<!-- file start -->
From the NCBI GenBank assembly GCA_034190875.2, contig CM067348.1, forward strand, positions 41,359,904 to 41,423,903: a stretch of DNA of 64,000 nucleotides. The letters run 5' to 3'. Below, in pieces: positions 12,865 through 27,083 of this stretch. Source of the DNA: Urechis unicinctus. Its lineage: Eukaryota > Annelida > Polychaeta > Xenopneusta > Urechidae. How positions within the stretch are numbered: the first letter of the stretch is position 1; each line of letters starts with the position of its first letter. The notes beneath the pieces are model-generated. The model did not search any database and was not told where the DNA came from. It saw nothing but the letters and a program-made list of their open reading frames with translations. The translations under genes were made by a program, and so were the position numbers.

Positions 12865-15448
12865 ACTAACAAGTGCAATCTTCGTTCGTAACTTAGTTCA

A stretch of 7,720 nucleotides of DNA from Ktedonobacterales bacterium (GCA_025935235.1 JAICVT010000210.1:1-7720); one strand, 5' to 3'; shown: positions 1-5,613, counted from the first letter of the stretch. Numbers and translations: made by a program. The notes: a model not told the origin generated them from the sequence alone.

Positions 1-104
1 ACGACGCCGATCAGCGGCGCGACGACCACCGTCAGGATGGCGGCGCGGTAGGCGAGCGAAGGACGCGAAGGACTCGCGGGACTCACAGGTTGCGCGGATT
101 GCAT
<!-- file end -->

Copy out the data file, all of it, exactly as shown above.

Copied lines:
From the NCBI GenBank assembly GCA_034190875.2, contig CM067348.1, forward strand, positions 41,359,904 to 41,423,903: a stretch of DNA of 64,000 nucleotides. The letters run 5' to 3'. Below, in pieces: positions 12,865 through 27,083 of this stretch. Source of the DNA: Urechis unicinctus. Its lineage: Eukaryota > Annelida > Polychaeta > Xenopneusta > Urechidae. How positions within the stretch are numbered: the first letter of the stretch is position 1; each line of letters starts with the position of its first letter. The notes beneath the pieces are model-generated. The model did not search any database and was not told where the DNA came from. It saw nothing but the letters and a program-made list of their open reading frames with translations. The translations under genes were made by a program, and so were the position numbers.

Positions 12865-15448
12865 ACTAACAAGTGCAATCTTCGTTCGTAACTTAGTTCA

A stretch of 7,720 nucleotides of DNA from Ktedonobacterales bacterium (GCA_025935235.1 JAICVT010000210.1:1-7720); one strand, 5' to 3'; shown: positions 1-5,613, counted from the first letter of the stretch. Numbers and translations: made by a program. The notes: a model not told the origin generated them from the sequence alone.

Positions 1-104
1 ACGACGCCGATCAGCGGCGCGACGACCACCGTCAGGATGGCGGCGCGGTAGGCGAGCGAAGGACGCGAAGGACTCGCGGGACTCACAGGTTGCGCGGATT
101 GCAT